It’s true of all “transparent eyeball” experiences—like Emerson’s. And here’s yet another to consider: “I was between eleven and twelve years old. It was a summer day and I was playing out back of the house, in an alley in the city where we lived…. A sudden storm came up and interrupted our play. I sat alone between garages behind the house, waiting for it to end. It was near noon. The rain ended almost as soon as it came, and the sun shone hot and bright once more. All at once I felt as if I were seeing everything for the first time. The light seemed like gold, the smell of the wet ground and foliage was like perfume, with the rain water shining and running about in little rivulets, the humming and buzzing of insects and bees was pleasant to my ears. Everywhere I looked there was beauty. In that dirty alley, wherever there was a leaf or blade of grass, it sparkled…. Now I watched a beetle going about its business, and then a small garden spider, and I was glowing with warmth. It was as if all that was inside of me, I felt myself to be a part of it. Then a thought came. It said, `See! Everything is alive, everything lives. That insect, it has a life, the grass, the air even!’ And then I felt joy, and with the joy, love, and then a reverence…. I was a part of all this, but I experienced myself also as an entity, distinct, conscious, of a higher consciousness than the grass and the creatures I was watching. I felt a loving obligation to be respectful and kind, to relate to all of life with a feeling of reverence and love. To be gentle, to never hurt anything because it all had life…. The whole experience lasted only a few minutes, and when I heard my mother call me to come to lunch I said nothing of this, but the glow of it remained for some time.”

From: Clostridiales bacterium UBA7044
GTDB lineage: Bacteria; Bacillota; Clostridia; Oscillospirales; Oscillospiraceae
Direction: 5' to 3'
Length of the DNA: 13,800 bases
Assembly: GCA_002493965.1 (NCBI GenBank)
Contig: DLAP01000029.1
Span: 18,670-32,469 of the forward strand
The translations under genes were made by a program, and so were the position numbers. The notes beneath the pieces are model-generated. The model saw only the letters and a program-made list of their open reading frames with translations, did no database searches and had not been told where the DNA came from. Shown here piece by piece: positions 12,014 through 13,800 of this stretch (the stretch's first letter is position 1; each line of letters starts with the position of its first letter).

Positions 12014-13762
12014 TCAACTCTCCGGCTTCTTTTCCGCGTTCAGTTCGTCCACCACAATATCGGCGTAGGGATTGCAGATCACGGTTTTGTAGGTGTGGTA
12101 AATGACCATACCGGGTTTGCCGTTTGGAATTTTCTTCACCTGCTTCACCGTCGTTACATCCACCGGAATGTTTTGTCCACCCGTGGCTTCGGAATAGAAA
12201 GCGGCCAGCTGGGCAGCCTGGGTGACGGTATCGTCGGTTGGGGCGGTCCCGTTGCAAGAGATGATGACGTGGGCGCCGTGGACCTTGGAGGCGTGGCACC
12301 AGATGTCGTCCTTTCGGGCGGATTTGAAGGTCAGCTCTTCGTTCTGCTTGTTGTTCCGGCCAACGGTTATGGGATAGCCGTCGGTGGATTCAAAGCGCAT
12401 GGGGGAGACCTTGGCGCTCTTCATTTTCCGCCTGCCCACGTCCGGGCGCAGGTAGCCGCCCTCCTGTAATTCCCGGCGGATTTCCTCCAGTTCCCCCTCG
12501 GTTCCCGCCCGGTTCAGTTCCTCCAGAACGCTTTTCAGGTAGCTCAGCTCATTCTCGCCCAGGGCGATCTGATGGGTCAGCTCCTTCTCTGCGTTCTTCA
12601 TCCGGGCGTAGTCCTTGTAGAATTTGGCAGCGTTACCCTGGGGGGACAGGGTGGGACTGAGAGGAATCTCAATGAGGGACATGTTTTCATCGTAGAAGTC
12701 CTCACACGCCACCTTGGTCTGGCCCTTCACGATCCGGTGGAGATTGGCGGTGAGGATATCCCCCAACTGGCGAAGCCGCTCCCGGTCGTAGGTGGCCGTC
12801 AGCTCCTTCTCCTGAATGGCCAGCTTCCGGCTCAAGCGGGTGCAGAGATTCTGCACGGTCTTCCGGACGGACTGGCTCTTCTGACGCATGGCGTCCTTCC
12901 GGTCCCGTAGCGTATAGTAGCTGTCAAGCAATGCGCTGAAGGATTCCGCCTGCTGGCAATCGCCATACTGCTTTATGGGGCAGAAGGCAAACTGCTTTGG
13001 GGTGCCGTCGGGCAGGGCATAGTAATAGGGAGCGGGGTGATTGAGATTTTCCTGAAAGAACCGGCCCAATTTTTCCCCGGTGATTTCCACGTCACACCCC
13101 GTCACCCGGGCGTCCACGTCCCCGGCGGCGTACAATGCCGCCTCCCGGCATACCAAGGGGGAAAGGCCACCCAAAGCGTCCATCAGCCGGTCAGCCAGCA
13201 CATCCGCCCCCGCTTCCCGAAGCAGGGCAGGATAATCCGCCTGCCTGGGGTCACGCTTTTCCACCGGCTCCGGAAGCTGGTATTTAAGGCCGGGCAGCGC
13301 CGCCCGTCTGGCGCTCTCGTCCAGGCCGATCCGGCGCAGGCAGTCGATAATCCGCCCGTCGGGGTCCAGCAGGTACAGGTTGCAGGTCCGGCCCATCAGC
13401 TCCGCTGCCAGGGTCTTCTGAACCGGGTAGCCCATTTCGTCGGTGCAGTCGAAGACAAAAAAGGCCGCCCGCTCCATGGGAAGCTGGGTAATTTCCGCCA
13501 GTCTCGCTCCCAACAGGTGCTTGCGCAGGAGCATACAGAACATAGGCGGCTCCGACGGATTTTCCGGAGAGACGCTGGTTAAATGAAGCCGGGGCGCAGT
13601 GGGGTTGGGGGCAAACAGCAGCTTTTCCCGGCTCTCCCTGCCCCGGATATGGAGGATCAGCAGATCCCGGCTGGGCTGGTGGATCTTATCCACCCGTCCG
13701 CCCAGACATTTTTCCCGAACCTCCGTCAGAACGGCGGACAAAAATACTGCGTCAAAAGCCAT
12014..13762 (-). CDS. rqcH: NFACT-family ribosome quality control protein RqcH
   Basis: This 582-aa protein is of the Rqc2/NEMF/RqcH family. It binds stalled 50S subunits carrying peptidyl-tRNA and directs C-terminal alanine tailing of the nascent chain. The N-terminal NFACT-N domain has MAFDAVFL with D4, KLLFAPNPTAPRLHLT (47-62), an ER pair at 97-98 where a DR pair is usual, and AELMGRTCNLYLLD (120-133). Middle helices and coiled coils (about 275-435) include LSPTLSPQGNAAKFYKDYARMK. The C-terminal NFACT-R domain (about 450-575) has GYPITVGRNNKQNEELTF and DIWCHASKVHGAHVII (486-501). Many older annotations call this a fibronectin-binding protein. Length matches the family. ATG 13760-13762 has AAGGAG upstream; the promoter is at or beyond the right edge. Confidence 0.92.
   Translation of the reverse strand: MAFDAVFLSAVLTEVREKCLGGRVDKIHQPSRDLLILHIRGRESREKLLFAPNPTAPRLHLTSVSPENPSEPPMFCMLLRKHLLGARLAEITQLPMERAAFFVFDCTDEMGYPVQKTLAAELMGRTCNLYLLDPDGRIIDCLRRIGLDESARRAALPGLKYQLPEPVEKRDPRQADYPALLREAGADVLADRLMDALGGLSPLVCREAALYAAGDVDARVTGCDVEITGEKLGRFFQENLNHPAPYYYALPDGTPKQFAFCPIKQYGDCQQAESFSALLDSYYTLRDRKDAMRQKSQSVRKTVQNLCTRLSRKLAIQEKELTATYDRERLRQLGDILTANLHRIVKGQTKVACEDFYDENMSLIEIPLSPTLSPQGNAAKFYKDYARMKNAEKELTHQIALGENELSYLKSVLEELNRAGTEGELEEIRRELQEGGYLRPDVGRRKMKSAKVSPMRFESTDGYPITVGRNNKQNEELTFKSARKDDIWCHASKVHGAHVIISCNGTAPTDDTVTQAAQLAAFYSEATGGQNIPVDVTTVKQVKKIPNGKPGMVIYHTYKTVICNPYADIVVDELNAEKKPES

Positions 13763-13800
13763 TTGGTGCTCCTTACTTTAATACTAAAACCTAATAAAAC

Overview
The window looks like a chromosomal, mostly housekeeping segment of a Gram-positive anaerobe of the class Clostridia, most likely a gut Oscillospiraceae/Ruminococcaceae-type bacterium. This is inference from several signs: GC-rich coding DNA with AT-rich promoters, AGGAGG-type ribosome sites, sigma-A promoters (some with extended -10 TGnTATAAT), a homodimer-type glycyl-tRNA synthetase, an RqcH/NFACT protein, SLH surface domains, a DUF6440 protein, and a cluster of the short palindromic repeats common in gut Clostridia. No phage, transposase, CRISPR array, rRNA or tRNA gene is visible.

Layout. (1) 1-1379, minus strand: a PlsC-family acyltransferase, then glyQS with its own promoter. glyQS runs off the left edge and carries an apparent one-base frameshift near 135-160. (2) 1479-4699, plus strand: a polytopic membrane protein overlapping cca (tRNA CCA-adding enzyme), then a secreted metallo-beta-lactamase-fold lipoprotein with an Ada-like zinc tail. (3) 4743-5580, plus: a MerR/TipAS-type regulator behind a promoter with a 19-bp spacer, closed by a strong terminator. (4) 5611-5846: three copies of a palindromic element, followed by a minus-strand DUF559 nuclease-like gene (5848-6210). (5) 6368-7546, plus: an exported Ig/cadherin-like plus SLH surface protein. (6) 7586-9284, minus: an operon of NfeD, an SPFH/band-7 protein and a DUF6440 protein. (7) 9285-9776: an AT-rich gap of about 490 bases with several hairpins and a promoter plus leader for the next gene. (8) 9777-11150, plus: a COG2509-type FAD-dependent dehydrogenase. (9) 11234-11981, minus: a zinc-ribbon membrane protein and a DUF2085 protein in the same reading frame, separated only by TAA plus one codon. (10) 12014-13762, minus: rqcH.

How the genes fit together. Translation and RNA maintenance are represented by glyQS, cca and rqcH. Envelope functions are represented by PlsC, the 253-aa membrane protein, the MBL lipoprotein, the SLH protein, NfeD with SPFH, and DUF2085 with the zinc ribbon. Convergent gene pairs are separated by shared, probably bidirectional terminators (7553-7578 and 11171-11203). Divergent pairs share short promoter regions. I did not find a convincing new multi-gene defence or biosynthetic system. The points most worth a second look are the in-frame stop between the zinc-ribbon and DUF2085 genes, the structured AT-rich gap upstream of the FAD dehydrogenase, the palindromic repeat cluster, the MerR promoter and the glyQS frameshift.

Several weeks ago, from this pulpit we heard the past President of our Unitarian Universalist Association and the current President of the Unitarian Universalist Service Committee, the Rev. Bill Schulz, say that reality is fundamentally glory, radiance, wonder—and that the mission of our faith community is to dissolve and deconstruct all blocks to the realization of that. Blocks in our larger world, which we experience as cruelty of all kinds. Blocks in our inner worlds, which are equivalent forms of self-directed cruelty. The mission is ancient. Hinduism speaks of ultimate reality as sit-chat-ananda (being-knowledge-bliss); Buddhism speaks of the nirvana experience in which all our self-directed forms of cruelty are extinguished and what we are left with is endless, endless compassion. And then there’s the Christianity of Catholic priest Greg Boyle, who envisions God’s love as the story of a father who just can’t take his eyes off his kid and is so absorbed by this love that there’s simply no time and no will to hate. Our Unitarian Universalist mission in the world is shared the world over, by what is best and highest in all the world’s religions. But how shall we implement this vision if we do not give people the tools and techniques for entering into altered states for themselves? Emerson should not be the only Unitarian Universalist who’s had a transparent eyeball experience. We all need them, to come to know our world and our lives truly and fully. When in doubt, ask: What would Emerson do? WWED.